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Lewis : confusio

confusio, confūsĭo, ōnis, f. confundo. A mingling. Prop.: si duorum materiae ex voluntate dominorum confusae sint, totum id corpus quod ex confusione fit, etc., Just. Inst. 2, 1, 27; Dig. 6, 1, 23, § 5: colorum, App. de Mundo, p. 66, 24, 2.

Concr., a mixture, union: arcum esse multarum imaginum solis confusiones, Sen. Q. N. 1, 3, 5.

Trop. A mingling, mixing, uniting, combining (rare): haec conjunctio confusioque virtutum, Cic. Fin. 5, 23, 67.—Far more freq., and in good prose, A confounding, confusion, disorder: religionum, Cic. Leg. 2, 10, 25: virtutum, id. Fin. 5, 23, 67: temporum, id. Off. 2, 19, 65: suffragiorum (i. e. not according to centuries, but viritim), id. Mur. 23, 47 (cf.: confusum suffragium, Liv. 26, 18, 9): perturbatio et confusio vitae, Cic. N. D. 1, 2, 3; cf. Quint. 3, 6, 29: populi, Vell. 2, 124; Quint. 12, 5, 3; Tac. H. 3, 38; Plin. Ep. 1, 22, 12: multi circuli et indecora confusio, id. ib. 3, 20, 4; id. Pan. 86, 3: vultus, Petr. 101, 8.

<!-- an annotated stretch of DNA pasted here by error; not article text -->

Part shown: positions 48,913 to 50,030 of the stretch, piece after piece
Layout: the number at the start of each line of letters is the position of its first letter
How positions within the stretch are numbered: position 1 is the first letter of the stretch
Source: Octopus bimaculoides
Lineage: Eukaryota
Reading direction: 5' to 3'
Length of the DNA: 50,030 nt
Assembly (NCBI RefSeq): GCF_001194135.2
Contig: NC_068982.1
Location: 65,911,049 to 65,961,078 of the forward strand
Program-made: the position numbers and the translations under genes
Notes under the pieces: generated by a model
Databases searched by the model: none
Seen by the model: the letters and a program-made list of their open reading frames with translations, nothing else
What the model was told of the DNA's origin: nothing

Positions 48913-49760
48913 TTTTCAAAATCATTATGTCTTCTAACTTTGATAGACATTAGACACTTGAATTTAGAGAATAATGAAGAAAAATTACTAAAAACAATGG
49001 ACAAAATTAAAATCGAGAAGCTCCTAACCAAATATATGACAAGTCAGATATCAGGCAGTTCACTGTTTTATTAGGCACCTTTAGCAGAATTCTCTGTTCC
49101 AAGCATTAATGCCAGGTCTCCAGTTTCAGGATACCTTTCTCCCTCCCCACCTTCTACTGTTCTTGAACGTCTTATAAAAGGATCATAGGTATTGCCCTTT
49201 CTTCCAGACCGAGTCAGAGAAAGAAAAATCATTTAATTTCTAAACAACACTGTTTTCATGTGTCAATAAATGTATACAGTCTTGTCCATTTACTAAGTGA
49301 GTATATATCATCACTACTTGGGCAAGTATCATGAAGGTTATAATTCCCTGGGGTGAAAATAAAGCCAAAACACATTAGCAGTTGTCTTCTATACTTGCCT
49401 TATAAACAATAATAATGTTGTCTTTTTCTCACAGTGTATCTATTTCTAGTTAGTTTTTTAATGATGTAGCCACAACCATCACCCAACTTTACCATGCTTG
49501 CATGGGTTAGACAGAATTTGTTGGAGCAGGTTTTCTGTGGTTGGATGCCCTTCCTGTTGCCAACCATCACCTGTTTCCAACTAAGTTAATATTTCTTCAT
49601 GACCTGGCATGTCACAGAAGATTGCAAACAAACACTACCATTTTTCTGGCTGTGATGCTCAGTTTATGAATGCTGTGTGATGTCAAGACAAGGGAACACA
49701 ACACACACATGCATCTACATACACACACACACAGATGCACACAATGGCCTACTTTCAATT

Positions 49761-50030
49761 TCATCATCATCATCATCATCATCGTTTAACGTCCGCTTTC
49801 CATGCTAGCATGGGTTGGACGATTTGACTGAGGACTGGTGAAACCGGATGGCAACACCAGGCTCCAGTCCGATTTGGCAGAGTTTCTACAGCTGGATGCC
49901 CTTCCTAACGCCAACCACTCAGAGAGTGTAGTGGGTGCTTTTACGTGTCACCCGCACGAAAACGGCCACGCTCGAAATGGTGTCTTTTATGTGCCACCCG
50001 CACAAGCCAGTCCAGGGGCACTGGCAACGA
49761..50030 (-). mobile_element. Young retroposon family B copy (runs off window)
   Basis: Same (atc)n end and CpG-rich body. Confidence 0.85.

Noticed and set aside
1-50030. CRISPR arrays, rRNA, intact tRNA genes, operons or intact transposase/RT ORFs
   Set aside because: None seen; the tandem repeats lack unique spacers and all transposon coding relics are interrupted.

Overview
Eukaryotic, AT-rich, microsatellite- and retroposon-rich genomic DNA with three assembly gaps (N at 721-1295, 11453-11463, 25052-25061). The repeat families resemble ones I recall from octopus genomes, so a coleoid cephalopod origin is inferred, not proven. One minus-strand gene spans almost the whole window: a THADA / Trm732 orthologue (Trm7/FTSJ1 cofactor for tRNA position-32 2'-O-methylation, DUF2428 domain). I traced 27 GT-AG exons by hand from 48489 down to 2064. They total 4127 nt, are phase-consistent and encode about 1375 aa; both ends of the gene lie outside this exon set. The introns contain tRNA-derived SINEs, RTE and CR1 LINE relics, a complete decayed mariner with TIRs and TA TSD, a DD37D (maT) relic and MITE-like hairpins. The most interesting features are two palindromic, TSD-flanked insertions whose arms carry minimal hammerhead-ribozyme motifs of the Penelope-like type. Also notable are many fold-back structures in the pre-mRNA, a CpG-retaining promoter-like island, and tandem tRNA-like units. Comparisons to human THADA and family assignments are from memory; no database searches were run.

(Acc. to confundo, II. B.) Oris, a reddening, blushing, Tac. H. 4, 40.